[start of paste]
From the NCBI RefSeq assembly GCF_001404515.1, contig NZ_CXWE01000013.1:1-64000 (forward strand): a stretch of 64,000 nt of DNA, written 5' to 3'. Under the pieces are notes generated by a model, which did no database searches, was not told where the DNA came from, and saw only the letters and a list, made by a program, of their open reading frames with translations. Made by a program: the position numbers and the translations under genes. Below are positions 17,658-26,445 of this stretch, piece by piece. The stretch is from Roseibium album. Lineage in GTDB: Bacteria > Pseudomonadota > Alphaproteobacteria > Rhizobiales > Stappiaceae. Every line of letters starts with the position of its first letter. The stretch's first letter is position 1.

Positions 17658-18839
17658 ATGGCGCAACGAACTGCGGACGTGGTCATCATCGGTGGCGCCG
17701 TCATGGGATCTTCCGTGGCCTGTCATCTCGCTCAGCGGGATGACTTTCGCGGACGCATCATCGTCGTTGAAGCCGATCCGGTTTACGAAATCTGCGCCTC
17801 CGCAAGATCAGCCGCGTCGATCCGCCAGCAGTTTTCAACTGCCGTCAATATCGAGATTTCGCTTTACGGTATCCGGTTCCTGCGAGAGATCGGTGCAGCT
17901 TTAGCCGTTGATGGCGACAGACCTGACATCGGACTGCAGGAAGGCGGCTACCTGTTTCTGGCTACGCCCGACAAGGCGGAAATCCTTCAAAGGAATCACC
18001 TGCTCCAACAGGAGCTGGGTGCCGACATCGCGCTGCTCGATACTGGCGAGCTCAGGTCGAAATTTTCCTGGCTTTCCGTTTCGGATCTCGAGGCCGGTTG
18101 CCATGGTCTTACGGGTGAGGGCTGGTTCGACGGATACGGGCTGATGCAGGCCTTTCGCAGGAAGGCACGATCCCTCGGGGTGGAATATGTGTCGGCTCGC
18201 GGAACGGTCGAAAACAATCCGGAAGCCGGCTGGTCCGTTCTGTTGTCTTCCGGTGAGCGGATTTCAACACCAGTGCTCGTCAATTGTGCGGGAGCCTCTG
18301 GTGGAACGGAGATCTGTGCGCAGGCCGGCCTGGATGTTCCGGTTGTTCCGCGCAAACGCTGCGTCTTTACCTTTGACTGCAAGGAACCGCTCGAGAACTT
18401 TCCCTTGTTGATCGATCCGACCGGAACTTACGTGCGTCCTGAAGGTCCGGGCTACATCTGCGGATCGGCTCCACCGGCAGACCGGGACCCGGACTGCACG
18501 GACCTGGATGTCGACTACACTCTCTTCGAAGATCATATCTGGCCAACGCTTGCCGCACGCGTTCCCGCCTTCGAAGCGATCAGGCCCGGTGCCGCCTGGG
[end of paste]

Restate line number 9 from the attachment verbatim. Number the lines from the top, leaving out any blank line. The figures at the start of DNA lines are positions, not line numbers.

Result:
18201 GGAACGGTCGAAAACAATCCGGAAGCCGGCTGGTCCGTTCTGTTGTCTTCCGGTGAGCGGATTTCAACACCAGTGCTCGTCAATTGTGCGGGAGCCTCTG